07 Sep 2015
PACKAGE OF MEASURES INSUFFICIENT TO ADDRESS INCOME CRISIS – IFABrussels, Cattle, Dairy, Economics, Farm Business & Credit, Farm Schemes, FMP, Grain, Horticulture, IFA in Brussels, Pigs, Rural Development, Sheep
Speaking as thousands of EU farmers protested in Brussels today, IFA President Eddie Downey said the package of measures announced following the meeting of the Farm Council was insufficient to address the income crisis facing farm families.
Eddie Downey said farmers are very disappointed that there was no commitment to review the intervention price for milk to put a floor on the market and provide much-needed stability for dairy producers. “The APS measures for cheese and the enhanced measures for SMP will be a help, but they do not go far enough. The Commission will have to revisit the intervention issue.”
The IFA President acknowledged the decision to bring forward 70% of pillar 1 payments, saying it would boost cash flow on farms during a difficult year.
The national envelope proposed is inadequate in the context of the damage done to our markets as a result of the Russian ban created by EU political interference.
The announcement of an APS scheme for pork products is welcome, but export refunds for pigmeat and a re-opening of the Russian market are needed to adequately address the loss-making situation for pig farmers.
At a meeting with Commissioner Hogan’s cabinet today in Brussels Eddie Downey said the food chain is broken, with below-cost selling by retailers and input cartels squeezing the viability from productive farm businesses, which are already under severe pressure from depressed and volatile global commodity markets.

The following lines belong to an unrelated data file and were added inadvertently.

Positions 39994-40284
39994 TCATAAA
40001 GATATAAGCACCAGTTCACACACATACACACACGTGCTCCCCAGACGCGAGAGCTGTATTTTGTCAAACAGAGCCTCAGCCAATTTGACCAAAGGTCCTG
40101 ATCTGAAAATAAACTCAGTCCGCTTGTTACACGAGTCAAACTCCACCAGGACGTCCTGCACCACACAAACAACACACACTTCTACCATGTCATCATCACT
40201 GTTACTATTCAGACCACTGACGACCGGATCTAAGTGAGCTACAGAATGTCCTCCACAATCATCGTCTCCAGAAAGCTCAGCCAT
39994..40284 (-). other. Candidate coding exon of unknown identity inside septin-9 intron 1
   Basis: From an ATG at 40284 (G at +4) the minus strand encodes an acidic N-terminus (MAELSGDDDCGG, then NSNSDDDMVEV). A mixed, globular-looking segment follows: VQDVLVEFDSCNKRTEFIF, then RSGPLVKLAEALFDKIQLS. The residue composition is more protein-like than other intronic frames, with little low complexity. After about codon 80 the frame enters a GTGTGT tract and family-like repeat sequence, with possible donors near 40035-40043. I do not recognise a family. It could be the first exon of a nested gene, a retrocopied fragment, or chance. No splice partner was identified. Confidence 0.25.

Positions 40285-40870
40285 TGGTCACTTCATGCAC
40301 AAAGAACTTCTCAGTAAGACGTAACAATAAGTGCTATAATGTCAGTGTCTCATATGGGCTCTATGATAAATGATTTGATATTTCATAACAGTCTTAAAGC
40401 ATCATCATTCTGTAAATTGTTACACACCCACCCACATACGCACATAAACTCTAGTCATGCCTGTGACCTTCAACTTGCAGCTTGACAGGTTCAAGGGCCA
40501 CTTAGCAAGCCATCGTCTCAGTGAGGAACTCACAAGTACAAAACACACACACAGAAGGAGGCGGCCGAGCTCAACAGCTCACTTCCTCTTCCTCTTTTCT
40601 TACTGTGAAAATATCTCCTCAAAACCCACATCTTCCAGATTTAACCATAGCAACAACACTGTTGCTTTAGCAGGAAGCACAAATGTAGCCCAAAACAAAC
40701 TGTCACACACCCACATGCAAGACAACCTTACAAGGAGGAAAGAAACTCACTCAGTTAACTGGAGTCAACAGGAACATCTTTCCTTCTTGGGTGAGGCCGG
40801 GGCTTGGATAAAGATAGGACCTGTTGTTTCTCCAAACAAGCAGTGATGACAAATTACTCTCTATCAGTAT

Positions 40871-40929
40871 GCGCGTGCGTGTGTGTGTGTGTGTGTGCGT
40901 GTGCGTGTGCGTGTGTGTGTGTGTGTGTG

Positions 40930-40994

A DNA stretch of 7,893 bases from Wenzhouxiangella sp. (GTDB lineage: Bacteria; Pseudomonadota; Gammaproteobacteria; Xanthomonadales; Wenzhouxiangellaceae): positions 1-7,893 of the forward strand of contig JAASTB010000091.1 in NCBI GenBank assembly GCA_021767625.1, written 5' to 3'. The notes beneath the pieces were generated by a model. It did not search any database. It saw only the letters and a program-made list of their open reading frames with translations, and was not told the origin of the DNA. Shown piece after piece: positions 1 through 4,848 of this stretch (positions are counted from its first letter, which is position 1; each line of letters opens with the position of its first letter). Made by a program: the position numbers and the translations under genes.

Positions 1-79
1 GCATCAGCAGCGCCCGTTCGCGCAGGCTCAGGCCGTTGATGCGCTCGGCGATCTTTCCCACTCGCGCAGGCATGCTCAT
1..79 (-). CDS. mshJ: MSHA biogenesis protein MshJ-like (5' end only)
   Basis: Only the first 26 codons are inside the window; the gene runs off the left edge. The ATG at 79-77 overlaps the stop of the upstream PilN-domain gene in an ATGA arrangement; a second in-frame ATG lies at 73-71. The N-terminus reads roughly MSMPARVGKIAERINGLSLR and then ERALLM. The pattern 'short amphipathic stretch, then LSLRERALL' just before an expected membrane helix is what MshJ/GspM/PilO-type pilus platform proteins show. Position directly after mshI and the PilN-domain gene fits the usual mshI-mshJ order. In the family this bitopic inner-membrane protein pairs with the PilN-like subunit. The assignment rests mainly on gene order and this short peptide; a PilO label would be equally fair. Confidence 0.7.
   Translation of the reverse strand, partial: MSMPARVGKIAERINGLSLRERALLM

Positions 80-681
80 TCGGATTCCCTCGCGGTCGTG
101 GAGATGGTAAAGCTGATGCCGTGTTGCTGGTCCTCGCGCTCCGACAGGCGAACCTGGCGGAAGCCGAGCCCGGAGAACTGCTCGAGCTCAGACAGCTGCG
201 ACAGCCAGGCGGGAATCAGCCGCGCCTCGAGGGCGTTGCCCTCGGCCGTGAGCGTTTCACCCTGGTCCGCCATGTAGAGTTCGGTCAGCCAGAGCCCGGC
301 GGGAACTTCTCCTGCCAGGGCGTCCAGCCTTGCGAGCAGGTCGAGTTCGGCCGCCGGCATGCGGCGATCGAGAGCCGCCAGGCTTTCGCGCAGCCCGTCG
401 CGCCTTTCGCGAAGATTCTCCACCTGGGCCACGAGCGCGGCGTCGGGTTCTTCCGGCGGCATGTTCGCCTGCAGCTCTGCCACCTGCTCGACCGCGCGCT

He said, “It is critically important that the Commission step up with a strong declaration that Europe will ban below-cost selling of food and address the excessive input costs imposed on farmers. It is vital that Farm Ministers take action to ensure the EU Single Market is working properly”.
The IFA President said input providers will have to reduce their costs and take their share of the pain in helping farmers through this income crisis, and the Commission and Farm Council should insist on this.
“Grain farmers across Europe are experiencing their third successive year of prices below the cost of production. The political establishment needs to wake up. Their failure to rein in speculative investment in agricultural commodities and tackle fertiliser price cartels is compounding the situation. Farm families cannot ride out the boom/bust cycles resulting from speculative investment.”
The Minister for Agriculture Simon Coveney has to ensure the 70% advance includes the Basic and Greening payments, and that all other EU payments are made on time.” The remaining 30% will be due on 1st December.